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Diy Vfd For Washing Machine Motor


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#1 IanFiTheDwarf

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Posted 08 November 2007 - 02:25 PM

Hi all, I am building a Centrifuge for separating water and contaminants from oil and was thinking of using a washing machine motor directly coupled to the central shaft to avoid a wasteful gearbox or belt drive.

Can anyone provide me with a circuit for a simple VFD circuit to drive this motor to between 8,000 & 10,000 RPM or give me any pointers in designing my own?

PS, I have an electronics background but have no experience with AC Motor control.

Any help much appreciated.


#2 marke

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Posted 08 November 2007 - 05:56 PM

Hello IanFiTheDwarf

Welcome to the forum.

First, there are a number of constraints to consider with your application.
The first is with the motor itself. If you are going to direct couple the motor, then you are going to have to overspeed it quite a lot and there may be mechanical issues with bearings etc. Single phase motors are difficult to speed control, so you really need to be using a small three phase motor.
When you alter the speed of an induction motor, you do so by varying the frequency of the voltage applied to it. Double the frequency gives double the speed, but in changing the frequency, you must also change the voltage to avoid over fluxing the iron. As you reduce the frequency, you must reduce the voltage to keep the V/Hz ratio constant.
When you increase the frequency, you should also increase the voltage, or you will reduce the flux as the speed increases and this reduces the amount of torque that you can get out of the motor.
Above rated frequency, it is difficult to increase the voltage due to the limitation of the supply voltage. You can only put out the same voltage as you put in unless you add a transformer.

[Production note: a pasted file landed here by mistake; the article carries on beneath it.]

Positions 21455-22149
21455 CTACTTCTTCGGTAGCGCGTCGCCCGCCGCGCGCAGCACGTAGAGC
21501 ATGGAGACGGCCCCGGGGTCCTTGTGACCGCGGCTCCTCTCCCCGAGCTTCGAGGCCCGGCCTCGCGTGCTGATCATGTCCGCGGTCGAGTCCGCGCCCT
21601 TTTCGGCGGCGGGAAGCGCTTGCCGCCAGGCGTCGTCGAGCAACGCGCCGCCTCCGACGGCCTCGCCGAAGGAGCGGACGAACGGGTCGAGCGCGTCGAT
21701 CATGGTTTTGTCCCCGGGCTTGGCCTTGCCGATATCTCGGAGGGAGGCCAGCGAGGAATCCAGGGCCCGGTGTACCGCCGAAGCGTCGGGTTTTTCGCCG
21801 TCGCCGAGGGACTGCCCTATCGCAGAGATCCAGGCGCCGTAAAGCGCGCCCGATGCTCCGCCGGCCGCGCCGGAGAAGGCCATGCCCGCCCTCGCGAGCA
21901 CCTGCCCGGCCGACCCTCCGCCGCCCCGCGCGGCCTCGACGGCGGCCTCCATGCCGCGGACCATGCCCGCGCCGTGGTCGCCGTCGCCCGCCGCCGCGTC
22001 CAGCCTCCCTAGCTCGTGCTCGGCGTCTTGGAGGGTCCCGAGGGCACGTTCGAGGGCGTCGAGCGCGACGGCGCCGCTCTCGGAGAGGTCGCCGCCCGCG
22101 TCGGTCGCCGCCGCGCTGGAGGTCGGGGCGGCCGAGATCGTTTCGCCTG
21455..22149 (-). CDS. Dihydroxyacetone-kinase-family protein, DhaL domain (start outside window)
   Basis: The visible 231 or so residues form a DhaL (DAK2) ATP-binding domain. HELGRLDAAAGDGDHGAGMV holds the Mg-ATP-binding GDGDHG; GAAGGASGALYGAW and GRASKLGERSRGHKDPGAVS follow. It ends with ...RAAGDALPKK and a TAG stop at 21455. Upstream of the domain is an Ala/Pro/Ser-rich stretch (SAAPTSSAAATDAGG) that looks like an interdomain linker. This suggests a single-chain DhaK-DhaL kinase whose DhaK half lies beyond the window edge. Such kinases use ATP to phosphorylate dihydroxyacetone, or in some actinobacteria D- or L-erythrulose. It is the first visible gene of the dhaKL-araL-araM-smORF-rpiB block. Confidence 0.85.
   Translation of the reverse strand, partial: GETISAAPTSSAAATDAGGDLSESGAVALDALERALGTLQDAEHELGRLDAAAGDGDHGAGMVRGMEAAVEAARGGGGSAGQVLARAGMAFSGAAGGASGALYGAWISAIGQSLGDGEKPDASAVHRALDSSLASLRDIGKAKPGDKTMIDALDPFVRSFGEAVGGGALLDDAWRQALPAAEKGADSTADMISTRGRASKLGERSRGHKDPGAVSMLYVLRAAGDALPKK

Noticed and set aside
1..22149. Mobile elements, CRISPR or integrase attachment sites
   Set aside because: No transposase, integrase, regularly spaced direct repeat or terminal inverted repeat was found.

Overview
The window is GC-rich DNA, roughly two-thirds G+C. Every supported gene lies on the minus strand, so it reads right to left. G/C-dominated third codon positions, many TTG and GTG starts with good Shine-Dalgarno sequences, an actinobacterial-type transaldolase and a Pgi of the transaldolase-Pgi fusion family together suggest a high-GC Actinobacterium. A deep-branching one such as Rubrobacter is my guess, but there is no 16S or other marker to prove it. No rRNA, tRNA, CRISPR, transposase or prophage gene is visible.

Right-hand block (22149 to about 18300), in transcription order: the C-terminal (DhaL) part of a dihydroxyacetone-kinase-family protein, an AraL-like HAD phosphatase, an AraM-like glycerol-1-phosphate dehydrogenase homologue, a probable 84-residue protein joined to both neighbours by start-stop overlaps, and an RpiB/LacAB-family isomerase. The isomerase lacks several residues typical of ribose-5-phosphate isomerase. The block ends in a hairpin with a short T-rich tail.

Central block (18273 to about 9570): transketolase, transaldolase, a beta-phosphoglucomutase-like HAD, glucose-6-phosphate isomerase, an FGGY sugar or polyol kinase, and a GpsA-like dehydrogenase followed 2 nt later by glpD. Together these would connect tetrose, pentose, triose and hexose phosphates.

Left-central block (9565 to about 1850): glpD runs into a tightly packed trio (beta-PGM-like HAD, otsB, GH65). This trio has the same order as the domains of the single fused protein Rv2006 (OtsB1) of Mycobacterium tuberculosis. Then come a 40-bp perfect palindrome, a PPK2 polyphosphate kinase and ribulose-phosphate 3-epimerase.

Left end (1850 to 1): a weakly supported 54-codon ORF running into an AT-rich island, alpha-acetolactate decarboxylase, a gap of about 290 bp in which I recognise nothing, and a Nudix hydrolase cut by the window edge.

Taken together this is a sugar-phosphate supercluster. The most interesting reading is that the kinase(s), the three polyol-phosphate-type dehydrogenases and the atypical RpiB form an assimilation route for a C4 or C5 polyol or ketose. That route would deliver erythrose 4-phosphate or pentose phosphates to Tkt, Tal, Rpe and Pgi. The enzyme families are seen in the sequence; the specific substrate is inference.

The other major thing to consider, is the cost of the bits to build your own speed controller. It is far cheaper to buy a commercial unit that to attempt to build your own. Small units are pretty cheap and you are not faced with a massive amount of work to get the software etc working. If you really want to build your own, I suggest that you look at a development system as supplied by the chip manufacturers such as Atmel, Microchip etc, but that will still cost you more than a complete unit.

I would recommend a mechanical speed step up so that the motor does not operate much above rated speed, then use a three phase motor and inverter.
NB You can get many low cost inverter speed controllers that are single phase in and three phase out.

Best regards,

#3 IanFiTheDwarf

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Posted 10 November 2007 - 10:07 PM

Cheers Marke,

I think single phase washing machine motors must be wound to run at much higher frequencies than 50 or 60hz as from what I have found searching the web some run at up to 20,000rpm, the following speck was listed for a 1500 spin belt driven washing machine motor

• Type : Single phase, UM/AC
• Power (Wash) (W) : 585
• Speed (Wash) (rpm) : 10750
• Start : Electronic speed control

I suspect the controller in a washing machine must be fairly simple to keep the cost down; I may try a bit of experimentation or reverse engineering


#4 marke

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Posted 11 November 2007 - 06:38 PM

Hello IanFiTheDwarf

The fastest that an induction motor will operate when driven by the supply is 3600 RPM at 60 Hz and 3000 RPM at 50Hz. These are two pole machines.
Universal motors will operate at higher speeds, but these have brushes and need to be regularly checked.
In older machines, induction motors were used with gear boxes to change the speed.
In some modern machines, BDC motors are used and driven by special electronics and these can operate at much higher speeds.
You need to find out what type of motor you are looking at, and then find out the detailed information on that motor.

Best regards,

#5 IanFiTheDwarf

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Posted 13 November 2007 - 01:07 PM

Cheers again Marke,

I can confirm that the motor is defiantly a brushed universal motor, it just never clicked to me that it was a universal motor, the tacho generator on the back should have given it away strait away.

I shouldn’t have to much trouble building a phase angle controller now that I know what I’m trying to control.

Many thanks for turning the lights on for me.

Regards, Ian.




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